Without raising the alarm bells, folks should be cognizant about entrusting Google with all of their data. Personally, I use Gmail, FeedBurner, YouTube and other services, but the data is yours and should be diversified as much as possible.

Question of the Day: Is this theory of future prediction fact or fiction, good will or conspiracy? Isaac Asimov outlined the rules for robots in his book I, Robot:

  1. A robot may not injure a human being or, through inaction, allow a human being to come to harm.
  2. A robot must obey orders given to it by human beings, except where such orders would conflict with the First Law.
  3. A robot must protect its own existence as long as such protection does not conflict with the First or Second Law.

Food for thought.

Feed Subscriptions Are So Important

When I left b5media, I had established a base of over 1300 feed subscribers on this blog. I was proud of that because, let’s face it, if you aren’t a news site breaking news all the time, people are not as inclined to subscribe to a feed.

The feed at that time was hosted via FeedBurner with whom the network had an enterprise account with. As a member blog of b5media, and one of the folks that tested and pushed FeedBurner on the network, my blog was one of the first hosted under their CNAME policy. The CNAME policy allowed us to brand feeds with b5media (http://feeds.b5media.com as opposed to http://feeds.feedburner.com).

Obviously, I had some branding concerns to deal with and I contacted FeedBurner for a solution that would allow me to take control of my feed and retain the subscriber base I had established over a period of time.

FB: Simple. We can transfer it under your Feedburner account if you’d like
Me: Yeah, let’s do that.
FB: Oh wait, your feed is under the Feedburner Ad Network and so because of financial logistics involved with b5media owning that feed URI, we cannot transfer it. But, you can burn a new feed, delete the old and use 30 day redirection to send people to the new feed.
Me: Okay, that makes sense.

And off I went. I burned the new feed, deleted the old with redirection, and looked at numbers over the next few days. My feed subscribers had dropped to almost a third of what they were (down to about 400 subscribers).

By the time I realized that I had been nipped in the bud by the CNAME issue, it was too late and all those subscribers were gone with no way to communicate to them about re-subscription.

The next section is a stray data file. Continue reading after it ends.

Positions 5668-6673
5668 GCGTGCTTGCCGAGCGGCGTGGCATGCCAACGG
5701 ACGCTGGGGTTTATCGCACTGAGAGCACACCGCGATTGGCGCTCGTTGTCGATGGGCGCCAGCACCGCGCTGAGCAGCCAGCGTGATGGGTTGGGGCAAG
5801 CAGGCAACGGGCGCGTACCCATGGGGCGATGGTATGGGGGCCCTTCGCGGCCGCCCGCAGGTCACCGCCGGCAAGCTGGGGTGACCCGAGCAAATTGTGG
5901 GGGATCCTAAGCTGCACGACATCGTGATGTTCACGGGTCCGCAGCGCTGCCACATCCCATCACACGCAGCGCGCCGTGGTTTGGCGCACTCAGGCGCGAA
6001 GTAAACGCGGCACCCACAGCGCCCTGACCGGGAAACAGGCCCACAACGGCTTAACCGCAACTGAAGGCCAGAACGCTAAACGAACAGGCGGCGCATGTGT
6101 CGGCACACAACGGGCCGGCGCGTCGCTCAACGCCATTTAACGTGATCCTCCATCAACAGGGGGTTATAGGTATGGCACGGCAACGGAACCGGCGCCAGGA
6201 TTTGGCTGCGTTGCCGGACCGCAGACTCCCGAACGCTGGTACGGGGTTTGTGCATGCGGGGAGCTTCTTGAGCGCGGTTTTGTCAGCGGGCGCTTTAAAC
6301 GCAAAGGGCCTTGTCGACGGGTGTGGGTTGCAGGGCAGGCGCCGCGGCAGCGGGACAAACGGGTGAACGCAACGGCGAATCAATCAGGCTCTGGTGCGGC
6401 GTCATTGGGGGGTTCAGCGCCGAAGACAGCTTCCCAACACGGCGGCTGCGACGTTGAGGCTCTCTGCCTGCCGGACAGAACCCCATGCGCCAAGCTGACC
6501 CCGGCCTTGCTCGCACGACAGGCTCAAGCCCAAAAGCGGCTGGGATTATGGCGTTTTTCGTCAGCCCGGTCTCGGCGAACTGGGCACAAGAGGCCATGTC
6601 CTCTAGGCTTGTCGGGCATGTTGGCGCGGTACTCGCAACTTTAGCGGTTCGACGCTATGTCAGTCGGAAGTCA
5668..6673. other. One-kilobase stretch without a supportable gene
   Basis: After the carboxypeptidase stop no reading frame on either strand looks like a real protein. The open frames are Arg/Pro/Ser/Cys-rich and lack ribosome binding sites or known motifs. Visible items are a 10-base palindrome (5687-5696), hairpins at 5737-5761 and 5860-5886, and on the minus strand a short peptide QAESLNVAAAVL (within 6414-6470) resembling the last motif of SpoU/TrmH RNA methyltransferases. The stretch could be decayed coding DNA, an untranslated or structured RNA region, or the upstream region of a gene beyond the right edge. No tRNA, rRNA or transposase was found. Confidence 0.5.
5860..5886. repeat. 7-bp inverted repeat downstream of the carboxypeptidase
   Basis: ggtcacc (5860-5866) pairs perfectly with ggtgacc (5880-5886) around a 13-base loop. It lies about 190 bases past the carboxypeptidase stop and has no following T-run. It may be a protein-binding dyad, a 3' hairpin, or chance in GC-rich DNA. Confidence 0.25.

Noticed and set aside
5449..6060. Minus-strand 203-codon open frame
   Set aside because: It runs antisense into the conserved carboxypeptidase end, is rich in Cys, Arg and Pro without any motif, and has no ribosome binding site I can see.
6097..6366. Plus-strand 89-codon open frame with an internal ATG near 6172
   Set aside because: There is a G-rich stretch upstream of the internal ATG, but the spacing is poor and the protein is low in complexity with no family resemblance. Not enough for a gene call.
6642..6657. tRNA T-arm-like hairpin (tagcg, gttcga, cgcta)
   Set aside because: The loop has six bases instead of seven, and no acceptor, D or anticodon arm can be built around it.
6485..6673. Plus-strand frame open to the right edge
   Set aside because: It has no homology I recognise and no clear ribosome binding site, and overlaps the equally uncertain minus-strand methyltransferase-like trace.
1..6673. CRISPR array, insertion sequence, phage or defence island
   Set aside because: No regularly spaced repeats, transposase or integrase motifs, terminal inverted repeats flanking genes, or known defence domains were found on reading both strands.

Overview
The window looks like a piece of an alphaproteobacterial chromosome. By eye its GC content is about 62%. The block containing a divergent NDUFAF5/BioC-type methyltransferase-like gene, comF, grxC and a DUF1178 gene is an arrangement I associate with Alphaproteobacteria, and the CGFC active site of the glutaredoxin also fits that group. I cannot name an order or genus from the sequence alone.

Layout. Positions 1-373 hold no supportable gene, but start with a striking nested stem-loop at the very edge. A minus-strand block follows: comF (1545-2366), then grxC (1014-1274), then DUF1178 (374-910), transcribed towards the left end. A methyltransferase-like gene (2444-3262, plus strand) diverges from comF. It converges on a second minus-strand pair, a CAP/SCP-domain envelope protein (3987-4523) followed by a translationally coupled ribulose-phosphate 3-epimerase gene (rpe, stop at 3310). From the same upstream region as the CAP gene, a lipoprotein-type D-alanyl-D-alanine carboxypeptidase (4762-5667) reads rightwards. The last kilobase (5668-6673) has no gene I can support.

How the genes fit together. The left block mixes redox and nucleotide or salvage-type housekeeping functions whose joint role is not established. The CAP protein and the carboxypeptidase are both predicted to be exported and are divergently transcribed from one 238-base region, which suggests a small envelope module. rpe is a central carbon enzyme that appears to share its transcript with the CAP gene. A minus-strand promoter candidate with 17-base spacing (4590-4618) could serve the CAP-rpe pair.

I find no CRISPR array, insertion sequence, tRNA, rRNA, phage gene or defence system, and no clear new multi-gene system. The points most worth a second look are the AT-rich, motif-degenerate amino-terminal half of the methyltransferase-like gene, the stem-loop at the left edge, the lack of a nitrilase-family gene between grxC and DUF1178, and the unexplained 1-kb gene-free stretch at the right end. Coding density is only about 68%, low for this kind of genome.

Over the past 3 months, I have rebuilt to around 850 – still a large distance from where I was, but slowly getting there. If you haven’t re-subscribed yet, please do so now.

Takeaways

Feeds are our bread and butter in blogging. Knowing that there are people subscribed to a blog, provides direct value to bloggers. It helps us understand the dissemination of our content and the reach of our audience. We value page-views, obviously, but feed subscriptions may be the most tangible metric of actual reach available.

When you find a blogger that you enjoy, vote with your feet (or clicking finger) and add their blog to Google Reader or one of the other many feed readers (most of which are free). We really do appreciate it. It makes us feel that the work we’re putting in is actually making a difference.

Other feeds that we provide:

Google Cannot Fix Twitter

Jeff Jarvis thinks that only Google can fix Twitter’s woes.

Google hasn’t fixed Blogger since acquiring it in 2003. In fact, it’s a spam sieve full of usability issues and lack of innovation. Meanwhile, Movable Type and WordPress keep plugging away at innovative approaches to blogging platforms.

They haven’t innovated on Jaiku since acquiring the Twitter competitor late last year. Jaiku-since-Google is largely a FAIL, though it might still be too early on this.

Feedburner has become thoroughly Googlefied, going from one of the easiest, brightest and best companies to work with to arguably the worst of all the Google properties. Responsiveness has dipped to near nothing. Innovation has ceased. And I knew it was going to happen, but was soundly told that I was smoking crack, or something to that effect.

Google is not a sexy company. At all. They know how to do innovative things that I liken to trinket teasers. Others might call it “Shiny toy syndrome”.

Microsoft is also, not an innovator, to be fair. Their Windows product is largely a conglomeration of technologies inspired or directly acquired from other companies. Their was a Novell Netware long before there was an Active Directory, for instance.